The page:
All-Pro Defensive tackle Chris Jones is one of the best at his position and should have another good season. If the Chiefs don’t add another interior lineman like Daron Payne via trade or Ndamukong Suh by signing, expect the Chiefs to use Karlaftis on the inside next to Jones on passing downs. Just watch Tanoh Kpassagnon in 2019. He was a starting left defensive end and then kicked inside in situational packages on defense. Karlaftis is a tackling machine, and he will thank Jones for most of them. The big defensive tackle can occupy two or three blockers a play, allowing Karlaftis and sometimes Nick Bolton the freedom to run free and make tackles. If Jones is single blocked, he will make the play.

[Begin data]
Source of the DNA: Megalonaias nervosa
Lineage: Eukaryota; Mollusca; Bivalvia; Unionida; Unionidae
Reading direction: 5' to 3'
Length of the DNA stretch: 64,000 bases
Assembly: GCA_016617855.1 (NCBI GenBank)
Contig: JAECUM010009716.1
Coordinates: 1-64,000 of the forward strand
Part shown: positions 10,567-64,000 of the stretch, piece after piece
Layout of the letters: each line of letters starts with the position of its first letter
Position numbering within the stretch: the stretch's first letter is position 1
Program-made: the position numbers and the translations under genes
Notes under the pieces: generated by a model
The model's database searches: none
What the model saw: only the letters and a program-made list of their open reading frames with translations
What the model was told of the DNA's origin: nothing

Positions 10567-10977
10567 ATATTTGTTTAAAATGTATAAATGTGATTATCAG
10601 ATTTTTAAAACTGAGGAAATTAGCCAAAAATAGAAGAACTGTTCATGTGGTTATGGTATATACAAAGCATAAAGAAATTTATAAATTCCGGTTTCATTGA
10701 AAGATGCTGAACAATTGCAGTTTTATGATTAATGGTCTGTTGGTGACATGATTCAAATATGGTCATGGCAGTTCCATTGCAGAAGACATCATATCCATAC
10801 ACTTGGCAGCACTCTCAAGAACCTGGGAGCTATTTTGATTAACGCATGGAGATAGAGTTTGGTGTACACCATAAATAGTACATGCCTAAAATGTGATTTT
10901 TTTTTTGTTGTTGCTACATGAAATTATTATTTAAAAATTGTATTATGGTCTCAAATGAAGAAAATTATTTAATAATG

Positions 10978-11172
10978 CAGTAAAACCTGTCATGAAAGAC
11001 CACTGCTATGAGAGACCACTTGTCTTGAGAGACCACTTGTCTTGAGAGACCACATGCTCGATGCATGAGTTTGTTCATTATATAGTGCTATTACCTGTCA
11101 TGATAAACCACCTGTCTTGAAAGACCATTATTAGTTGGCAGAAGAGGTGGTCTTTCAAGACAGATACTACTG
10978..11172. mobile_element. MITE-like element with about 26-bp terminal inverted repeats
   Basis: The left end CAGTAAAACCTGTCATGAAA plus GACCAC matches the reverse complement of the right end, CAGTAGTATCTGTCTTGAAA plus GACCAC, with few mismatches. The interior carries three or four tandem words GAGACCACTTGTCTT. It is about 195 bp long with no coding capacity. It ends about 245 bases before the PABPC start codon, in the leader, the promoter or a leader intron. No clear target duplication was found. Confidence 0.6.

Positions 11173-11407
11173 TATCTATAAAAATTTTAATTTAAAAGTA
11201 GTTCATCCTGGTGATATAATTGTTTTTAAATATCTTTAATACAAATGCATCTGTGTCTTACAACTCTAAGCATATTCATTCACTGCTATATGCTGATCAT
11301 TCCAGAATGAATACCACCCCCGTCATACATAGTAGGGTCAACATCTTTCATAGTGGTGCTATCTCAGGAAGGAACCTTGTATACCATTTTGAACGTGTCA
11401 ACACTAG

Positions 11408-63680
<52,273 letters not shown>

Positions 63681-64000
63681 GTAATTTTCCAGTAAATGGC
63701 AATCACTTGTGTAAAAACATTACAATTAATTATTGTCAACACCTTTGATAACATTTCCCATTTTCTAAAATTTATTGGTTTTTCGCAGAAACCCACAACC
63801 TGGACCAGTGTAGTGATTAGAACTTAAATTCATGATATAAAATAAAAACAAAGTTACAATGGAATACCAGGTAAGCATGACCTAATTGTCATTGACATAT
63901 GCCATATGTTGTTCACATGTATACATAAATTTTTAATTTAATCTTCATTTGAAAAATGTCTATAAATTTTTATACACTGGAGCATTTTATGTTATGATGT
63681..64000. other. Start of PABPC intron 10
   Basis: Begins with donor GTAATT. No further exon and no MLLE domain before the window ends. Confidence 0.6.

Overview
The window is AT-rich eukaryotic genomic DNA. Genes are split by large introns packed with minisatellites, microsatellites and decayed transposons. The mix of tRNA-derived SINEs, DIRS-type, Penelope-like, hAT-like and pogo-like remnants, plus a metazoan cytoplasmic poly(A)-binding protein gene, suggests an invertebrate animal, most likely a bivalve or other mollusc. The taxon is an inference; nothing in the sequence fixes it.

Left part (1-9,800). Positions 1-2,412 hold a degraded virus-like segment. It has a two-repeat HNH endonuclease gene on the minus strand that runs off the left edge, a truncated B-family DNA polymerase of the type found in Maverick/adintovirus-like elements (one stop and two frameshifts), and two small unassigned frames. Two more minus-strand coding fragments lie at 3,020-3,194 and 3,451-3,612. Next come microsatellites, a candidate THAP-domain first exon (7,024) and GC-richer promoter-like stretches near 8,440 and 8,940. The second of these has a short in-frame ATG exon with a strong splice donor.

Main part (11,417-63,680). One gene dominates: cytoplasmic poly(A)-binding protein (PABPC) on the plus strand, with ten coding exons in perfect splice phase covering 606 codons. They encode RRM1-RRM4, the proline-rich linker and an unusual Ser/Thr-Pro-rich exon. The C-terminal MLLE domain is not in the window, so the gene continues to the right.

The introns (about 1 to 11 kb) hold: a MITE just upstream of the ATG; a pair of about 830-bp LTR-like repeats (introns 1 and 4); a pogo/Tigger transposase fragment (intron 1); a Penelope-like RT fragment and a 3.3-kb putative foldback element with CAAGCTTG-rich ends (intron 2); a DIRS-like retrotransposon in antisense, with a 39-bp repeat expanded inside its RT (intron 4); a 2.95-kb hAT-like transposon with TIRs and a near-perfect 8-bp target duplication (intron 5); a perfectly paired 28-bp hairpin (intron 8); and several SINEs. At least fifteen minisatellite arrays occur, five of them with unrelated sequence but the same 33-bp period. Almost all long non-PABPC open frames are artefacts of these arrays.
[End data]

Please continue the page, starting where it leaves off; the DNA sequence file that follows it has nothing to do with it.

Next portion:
Also look for Derrick Nnadi to take a step forward in his progression. Nnadi impressed the Chiefs with his improvement as a pass rusher last season, as he is coming off a career season with three sacks and five quarterback hits. He’ll be among the interiors tasked to help stop the run. Tershawn Wharton, who provides strong depth, is a versatile block-eating interior guy who plays with terrific leverage and power. He shows quickness, athleticism and bend in one-on-ones, making an argument that he can be a better pass rusher on the edge than his numbers show (4.0 sacks since 2020). He also notched 29 tackles, two sacks, two forced fumbles and an interception last season. Wharton is undrafted and considered undersized (6’1”, 275-280 pounds) but Brett Veach struck gold when he signed Wharton in 2020. The last well known player who went undrafted at Wharton’s position was Pro Football Hall of Fame defensive tackle, John Randle (6’1”, 278 pounds). Randle went undrafted; The then-6’1” 244-pound. defensive lineman was picked up by the Vikings after trying out for the Bucs. Randle played his first season in 1990 and went to his first Pro Bowl in 1993 after recording 11.5 sacks, and quickly became one of the dominant defensive tackles of his era.